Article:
Pulling back the curtain on mobility and labour migration in the production of mega-events

Research output: Chapter in Book/Conference proceeding with ISSN or ISBNChapter


“BEHOLD! The Great and Wonderful OZ!” Like the supplicants coming to see the Wizard of OZ, there is a sense that humble everyday folk should tremble before the magisterial might of the Olympic and other mega-event wizards producing the spectacles set before lowly supplicants/consumers. The Opening Ceremonies are the grandest performance of the Olympic spectacle. The “magic” behind the scenes is one that the public is not meant to know. That magic includes massive amounts of labour by a range of labourers. We are to be “wow-ed” by the extravagance of it all without wondering what the actual costs of such an entertainment might be. The centrality of the Olympics as the quintessential mega-event, and the most spectacular product of the mega-events industry, means that crucial questions regarding how more basic products (i.e., buildings, equipment and clothing) necessary for the manufacture of a spectacle are predominantly ignored. Furthermore, the focus on the Olympic spectacles themselves makes it appear that these sorts of happenings are the most important activity happening on the planet (Girginov 2010; Horne and Whannel 2012; Miah and Garcia 2012).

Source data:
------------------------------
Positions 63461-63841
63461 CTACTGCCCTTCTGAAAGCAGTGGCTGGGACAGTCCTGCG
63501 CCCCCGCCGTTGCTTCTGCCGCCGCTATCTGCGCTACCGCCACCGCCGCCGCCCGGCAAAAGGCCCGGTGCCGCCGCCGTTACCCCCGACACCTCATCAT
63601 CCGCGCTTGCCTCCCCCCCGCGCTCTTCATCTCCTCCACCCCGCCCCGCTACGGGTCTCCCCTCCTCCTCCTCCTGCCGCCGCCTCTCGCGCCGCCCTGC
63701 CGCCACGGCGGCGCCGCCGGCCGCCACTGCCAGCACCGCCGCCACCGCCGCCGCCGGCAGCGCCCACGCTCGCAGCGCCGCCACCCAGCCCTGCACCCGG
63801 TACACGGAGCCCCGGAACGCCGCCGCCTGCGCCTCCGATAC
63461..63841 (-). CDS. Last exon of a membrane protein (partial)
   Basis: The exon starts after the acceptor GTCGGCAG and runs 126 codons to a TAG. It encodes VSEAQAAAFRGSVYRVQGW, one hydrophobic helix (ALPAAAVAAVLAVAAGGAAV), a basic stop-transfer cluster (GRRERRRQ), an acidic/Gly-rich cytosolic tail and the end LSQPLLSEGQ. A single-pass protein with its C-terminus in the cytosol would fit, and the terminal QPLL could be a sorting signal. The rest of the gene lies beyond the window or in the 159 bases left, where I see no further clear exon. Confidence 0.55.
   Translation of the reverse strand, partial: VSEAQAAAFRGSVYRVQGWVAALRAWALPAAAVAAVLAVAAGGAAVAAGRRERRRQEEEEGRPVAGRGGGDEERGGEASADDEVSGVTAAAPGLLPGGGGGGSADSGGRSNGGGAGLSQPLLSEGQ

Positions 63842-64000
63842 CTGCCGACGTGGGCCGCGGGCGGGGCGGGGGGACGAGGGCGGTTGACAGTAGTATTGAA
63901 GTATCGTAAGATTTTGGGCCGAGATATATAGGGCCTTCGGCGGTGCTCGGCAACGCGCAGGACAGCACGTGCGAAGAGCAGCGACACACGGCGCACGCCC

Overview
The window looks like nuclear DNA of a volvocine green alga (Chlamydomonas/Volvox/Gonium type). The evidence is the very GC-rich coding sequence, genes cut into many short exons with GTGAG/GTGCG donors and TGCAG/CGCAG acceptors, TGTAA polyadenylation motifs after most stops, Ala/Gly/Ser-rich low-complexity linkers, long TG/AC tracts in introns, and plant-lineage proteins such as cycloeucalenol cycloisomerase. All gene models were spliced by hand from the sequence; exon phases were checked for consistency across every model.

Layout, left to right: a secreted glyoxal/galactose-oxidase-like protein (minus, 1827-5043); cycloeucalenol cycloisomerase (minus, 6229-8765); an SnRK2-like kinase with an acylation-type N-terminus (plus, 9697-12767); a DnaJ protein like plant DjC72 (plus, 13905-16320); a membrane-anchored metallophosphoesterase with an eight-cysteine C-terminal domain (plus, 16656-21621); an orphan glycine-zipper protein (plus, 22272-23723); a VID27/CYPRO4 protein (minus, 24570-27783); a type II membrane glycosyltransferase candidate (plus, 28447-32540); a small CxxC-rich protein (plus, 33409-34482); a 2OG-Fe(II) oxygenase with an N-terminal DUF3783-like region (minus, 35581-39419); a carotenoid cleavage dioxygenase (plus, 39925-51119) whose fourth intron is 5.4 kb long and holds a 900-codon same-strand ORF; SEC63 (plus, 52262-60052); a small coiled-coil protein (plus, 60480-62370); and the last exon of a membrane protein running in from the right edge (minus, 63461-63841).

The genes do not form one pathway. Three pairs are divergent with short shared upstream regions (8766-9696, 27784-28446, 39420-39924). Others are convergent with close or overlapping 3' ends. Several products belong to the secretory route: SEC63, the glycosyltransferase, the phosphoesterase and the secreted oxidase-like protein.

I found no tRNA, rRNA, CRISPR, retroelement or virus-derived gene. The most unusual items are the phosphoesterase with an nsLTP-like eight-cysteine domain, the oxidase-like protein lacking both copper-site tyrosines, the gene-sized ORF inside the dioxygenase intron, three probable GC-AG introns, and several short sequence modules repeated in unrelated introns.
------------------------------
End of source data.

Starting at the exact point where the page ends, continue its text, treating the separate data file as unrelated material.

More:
Original languageEnglish
Title of host publicationMega-event mobilities: a critical analysis
EditorsN.A. Salazar, C. Timmerman, J. Wets, S. Van den Brouke
Place of PublicationAbingdon
ISBN (Print)9781138217539
Publication statusPublished - 15 Dec 2016

Publication series

NameRoutledge Critical Studies in Urbanism and the City


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